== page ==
# Professor Halfbrain and the fantasy knight

Professor Halfbrain owns a $99\times99$ board for fantasy chess, whose rows are numbered consecutively from $1$ to $99$ and whose columns are also numbered consecutively from $1$ to $99$. A fantasy knight can jump from a square in the $k$-th column to any square in the $k$-th row (and can jump to no other square); note that if the knight can jump from square $x$ to square $y$, then this does not mean that it can also jump from square $y$ to square $x$.

The professor claims that there exists a closed fantasy knight tour on the chessboard that makes the knight visit every square exactly once, and in the end takes it back to its starting square.

Question: Is Halfbrain's claim indeed true, or has the professor once again made one of his mathematical blunders?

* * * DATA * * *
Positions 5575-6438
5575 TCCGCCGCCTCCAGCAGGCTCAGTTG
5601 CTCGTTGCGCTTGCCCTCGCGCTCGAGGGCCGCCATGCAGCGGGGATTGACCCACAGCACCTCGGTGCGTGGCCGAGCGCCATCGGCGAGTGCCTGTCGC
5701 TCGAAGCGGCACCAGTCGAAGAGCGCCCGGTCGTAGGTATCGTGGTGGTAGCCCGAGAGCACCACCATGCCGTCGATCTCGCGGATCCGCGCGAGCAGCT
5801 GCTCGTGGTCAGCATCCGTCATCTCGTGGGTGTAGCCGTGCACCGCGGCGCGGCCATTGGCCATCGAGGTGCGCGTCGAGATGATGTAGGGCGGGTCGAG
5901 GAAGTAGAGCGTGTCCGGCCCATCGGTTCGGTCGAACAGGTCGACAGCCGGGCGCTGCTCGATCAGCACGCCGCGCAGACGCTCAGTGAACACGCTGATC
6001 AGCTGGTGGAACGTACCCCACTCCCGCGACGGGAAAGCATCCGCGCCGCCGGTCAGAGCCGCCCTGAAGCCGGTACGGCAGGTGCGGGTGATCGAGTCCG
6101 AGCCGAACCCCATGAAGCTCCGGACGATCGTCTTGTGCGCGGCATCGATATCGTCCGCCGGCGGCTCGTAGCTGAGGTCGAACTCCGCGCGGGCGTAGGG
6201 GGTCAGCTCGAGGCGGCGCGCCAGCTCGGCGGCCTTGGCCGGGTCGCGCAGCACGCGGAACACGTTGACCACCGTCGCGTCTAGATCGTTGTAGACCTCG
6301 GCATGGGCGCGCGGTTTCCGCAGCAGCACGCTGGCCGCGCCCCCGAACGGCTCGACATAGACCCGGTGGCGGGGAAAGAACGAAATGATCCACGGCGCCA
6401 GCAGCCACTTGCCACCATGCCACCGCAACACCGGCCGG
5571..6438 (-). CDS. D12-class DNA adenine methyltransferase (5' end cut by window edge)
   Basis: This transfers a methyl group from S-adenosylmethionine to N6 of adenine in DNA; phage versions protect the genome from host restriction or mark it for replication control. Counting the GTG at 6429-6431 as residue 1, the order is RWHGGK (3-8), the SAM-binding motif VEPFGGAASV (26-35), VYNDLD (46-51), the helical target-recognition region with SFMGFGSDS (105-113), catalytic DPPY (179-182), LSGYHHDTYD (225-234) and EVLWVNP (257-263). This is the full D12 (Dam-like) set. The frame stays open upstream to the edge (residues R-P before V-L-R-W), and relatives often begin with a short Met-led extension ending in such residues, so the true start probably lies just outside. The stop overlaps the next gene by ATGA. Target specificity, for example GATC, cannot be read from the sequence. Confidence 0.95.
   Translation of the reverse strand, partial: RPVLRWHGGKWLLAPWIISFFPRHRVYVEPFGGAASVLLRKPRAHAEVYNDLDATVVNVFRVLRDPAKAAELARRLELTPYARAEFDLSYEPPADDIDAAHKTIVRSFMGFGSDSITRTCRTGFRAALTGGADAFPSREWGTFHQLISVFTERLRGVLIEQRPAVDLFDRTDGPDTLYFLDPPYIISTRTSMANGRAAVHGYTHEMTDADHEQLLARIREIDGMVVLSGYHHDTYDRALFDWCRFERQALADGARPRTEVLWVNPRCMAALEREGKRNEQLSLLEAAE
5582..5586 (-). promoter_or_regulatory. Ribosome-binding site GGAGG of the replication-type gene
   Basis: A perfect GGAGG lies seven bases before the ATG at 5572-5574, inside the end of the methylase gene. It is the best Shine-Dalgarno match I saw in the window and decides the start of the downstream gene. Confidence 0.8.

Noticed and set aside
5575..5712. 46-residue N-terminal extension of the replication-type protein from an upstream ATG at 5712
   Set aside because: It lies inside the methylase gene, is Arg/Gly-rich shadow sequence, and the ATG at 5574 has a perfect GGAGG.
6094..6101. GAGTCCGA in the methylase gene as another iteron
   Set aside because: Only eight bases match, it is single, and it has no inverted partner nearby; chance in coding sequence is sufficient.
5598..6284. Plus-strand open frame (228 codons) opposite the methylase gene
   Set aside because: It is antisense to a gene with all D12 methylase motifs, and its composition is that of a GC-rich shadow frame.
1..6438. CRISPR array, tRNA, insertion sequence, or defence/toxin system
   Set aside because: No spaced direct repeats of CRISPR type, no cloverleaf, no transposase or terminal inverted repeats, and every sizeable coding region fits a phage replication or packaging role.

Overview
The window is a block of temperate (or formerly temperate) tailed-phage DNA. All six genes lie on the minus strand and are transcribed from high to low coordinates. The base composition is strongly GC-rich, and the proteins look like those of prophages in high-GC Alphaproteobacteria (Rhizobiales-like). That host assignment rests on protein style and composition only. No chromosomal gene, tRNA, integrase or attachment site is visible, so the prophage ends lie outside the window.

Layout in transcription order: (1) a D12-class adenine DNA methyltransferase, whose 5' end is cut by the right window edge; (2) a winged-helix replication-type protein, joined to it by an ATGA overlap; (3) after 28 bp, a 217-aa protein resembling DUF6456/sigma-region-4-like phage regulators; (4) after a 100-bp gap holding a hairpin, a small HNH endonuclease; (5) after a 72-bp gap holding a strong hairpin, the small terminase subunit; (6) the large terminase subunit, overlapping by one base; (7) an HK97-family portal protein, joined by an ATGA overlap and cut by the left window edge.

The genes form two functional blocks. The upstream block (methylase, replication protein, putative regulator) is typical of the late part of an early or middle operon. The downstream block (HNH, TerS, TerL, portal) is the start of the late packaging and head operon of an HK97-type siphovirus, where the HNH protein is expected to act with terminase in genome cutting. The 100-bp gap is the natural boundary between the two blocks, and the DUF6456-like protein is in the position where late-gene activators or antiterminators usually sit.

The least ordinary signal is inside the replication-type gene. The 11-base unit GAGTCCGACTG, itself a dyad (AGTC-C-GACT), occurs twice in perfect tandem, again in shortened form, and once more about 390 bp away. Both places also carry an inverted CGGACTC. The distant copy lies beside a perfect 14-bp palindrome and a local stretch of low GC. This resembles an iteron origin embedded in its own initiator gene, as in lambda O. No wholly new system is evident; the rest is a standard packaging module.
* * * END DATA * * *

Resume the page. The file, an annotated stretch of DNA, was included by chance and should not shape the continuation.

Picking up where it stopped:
Let $(x,y)$ be the square in row $x$, column $y$, so that a fantasy knight can move from $(x,y)$ to $(y,z)$. A closed tour is described by a cyclic sequence $$x_0,x_1,x_2,\ldots,x_{99^2-1},x_{99^2}=x_0,$$ where the knight moves from $(x_0,x_1)$ to $(x_1,x_2)$, then to $(x_2,x_3)$, and so on up to $(x_{99^2-1},x_0)$, then finally back to $(x_0,x_1)$. Each square is visited exactly once, so this is an example of a de Bruijn sequence (specifically a $99$-ary de Bruijn sequence of order $2$). De Bruijn sequences are known to exist (the Wikipedia article describes a construction), so Halfbrain's claim is true.